by Stephanie Batot, a Director of Sandpiper based in Singapore. Stephanie has extensive experience delivering impact through communications for global corporations. Her areas of expertise include strategic communications, content and campaigns, NGO communication, community impact, diversity, equity and inclusion, employer branding, employee engagement, research & insights, financial services, travel and tourism, food and beverage.
Language is dynamic and constantly evolving. It changes over time with technological advancements, general vocabulary expansion, linguistic ‘borrowing’ and changes in social norms and values. Also, as society becomes more aware of issues related to gender, diversity, equity and inclusion (DEI), there is a growing effort to use more inclusive language.
With both language and DEI in constant evolution, it’s easy to inadvertently use some words that will sound misplaced to our audiences.
Whilst perfection is not the goal (DEI is a journey!), our progress towards using more inclusive language is key. Inclusivity affects companies’ brand reputation and bottom line. As the ‘social’ aspect of Environment, Social and Corporate Governance (ESG) criteria gains prominence, the way in which businesses conduct and portray themselves is increasingly scrutinised through this lens by customers, investors, media, activists, and employees.
The first corporate inclusive language guides date back to 2010 and since then, many companies have chosen to develop them for their teams – Apple, Google, LinkedIn, Microsoft, NASAA, Standard Chartered – to mention a few. In various contexts, inclusive language guides are employed to encourage a more equitable and welcoming discourse, whether in written communication, public speaking, or everyday conversations. Such guides typically offer insights into preferred terminology to create an environment that fosters inclusivity and understanding.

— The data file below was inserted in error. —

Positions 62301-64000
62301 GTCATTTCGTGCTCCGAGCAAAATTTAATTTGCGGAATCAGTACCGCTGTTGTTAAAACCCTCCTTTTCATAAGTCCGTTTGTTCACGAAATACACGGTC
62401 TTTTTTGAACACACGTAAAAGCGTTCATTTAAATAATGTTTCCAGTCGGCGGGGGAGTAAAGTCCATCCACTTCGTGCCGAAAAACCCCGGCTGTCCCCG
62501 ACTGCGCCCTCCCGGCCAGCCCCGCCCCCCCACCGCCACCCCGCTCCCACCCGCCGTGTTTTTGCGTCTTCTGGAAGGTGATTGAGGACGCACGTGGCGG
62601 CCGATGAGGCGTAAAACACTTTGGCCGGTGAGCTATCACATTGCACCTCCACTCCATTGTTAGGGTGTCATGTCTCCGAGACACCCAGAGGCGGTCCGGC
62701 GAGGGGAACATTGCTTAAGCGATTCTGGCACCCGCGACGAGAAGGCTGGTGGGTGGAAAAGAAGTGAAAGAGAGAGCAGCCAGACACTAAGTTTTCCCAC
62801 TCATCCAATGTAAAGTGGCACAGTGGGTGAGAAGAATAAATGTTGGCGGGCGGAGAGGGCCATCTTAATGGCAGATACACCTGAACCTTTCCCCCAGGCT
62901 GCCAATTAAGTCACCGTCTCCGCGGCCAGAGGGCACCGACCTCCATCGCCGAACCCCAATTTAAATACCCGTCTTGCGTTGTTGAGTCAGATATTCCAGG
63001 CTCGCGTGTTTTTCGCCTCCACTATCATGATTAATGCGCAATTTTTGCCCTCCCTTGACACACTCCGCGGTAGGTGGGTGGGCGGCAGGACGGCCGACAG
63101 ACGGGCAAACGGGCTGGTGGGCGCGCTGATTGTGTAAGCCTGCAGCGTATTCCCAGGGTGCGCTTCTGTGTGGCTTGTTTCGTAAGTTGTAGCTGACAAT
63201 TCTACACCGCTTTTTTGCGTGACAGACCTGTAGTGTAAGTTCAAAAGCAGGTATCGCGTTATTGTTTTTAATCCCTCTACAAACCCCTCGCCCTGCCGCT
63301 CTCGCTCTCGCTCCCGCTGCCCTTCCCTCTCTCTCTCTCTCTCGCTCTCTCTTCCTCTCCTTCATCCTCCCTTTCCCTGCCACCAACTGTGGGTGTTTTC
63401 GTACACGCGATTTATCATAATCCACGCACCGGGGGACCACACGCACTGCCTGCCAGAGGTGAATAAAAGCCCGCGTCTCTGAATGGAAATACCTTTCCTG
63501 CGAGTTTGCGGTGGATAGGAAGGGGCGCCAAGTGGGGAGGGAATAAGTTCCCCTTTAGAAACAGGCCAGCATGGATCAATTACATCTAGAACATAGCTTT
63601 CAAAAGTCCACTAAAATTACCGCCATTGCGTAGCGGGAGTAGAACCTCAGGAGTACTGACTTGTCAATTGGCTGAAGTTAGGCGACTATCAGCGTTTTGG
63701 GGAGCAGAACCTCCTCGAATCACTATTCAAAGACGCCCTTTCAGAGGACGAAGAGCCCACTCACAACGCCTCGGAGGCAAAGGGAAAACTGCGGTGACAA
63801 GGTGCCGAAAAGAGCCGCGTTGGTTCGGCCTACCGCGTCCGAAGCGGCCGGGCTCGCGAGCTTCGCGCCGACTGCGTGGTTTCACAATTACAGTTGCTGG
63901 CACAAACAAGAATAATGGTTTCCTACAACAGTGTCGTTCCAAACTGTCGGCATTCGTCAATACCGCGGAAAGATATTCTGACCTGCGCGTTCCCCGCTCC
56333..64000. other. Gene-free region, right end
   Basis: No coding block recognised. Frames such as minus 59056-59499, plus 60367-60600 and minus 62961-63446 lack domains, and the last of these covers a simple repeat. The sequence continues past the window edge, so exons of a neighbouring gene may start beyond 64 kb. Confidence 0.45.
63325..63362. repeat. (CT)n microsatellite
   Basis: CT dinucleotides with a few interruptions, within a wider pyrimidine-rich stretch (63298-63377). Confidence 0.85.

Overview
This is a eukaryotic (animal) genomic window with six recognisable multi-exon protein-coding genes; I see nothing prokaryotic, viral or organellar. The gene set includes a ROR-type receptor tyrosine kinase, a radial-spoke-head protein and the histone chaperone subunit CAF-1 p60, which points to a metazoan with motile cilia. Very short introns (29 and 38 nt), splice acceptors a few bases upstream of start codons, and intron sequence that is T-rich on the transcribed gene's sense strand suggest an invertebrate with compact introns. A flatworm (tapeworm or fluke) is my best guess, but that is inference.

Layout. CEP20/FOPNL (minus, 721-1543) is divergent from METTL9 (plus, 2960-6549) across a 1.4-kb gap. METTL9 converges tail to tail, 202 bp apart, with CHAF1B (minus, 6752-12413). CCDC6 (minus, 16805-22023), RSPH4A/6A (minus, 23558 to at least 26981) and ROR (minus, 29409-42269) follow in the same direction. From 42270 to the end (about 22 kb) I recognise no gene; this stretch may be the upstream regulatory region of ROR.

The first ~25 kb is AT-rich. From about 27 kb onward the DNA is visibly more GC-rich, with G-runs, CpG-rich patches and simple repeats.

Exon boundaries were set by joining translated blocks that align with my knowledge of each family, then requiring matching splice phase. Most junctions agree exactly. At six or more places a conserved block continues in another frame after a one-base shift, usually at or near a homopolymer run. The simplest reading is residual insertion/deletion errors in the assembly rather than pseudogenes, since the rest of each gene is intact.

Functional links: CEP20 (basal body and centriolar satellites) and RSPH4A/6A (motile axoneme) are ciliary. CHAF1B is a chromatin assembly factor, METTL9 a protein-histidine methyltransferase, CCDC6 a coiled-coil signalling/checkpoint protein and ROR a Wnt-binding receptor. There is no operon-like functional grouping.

Everything. As communicators, our choices in language empower us to reframe issues, challenge problematic ideas and foster visions of equality.
Language has the power to shape thoughts and perceptions, influencing the way people view the world. It has the power to mobilise and inspire, driving social and political change.
Below are three top tips to guide your journey towards inclusive language. Embedding these practices into an organisation’s communications can prevent clients, investors, or employees from feeling excluded.
With the fast-paced changes in our society and our grasp of language continually changing, it is true that words, phrases, or references that were once acceptable a decade ago may now be considered inappropriate.
Promoting diversity in culture and language demands additional dedication, and it is natural to encounter errors as we strive to do it correctly. The objective is to minimise these errors and identify as many as we can before they cause harm to individuals or your brand’s reputation. When mistakes do occur, we should use them as learning opportunities and establish sufficient procedures to avoid repeating the same errors in the future.
The guidelines and examples presented in the three key areas below are designed to encourage thoughtful consideration when looking to finesse your choice of language for more inclusive communications. We also provide specific examples, so marketers can assess their understanding and walk away with a few clear, practical, and actionable tips for using inclusive language.
‘Able-ism’ terms are redefined to ensure we are putting people first.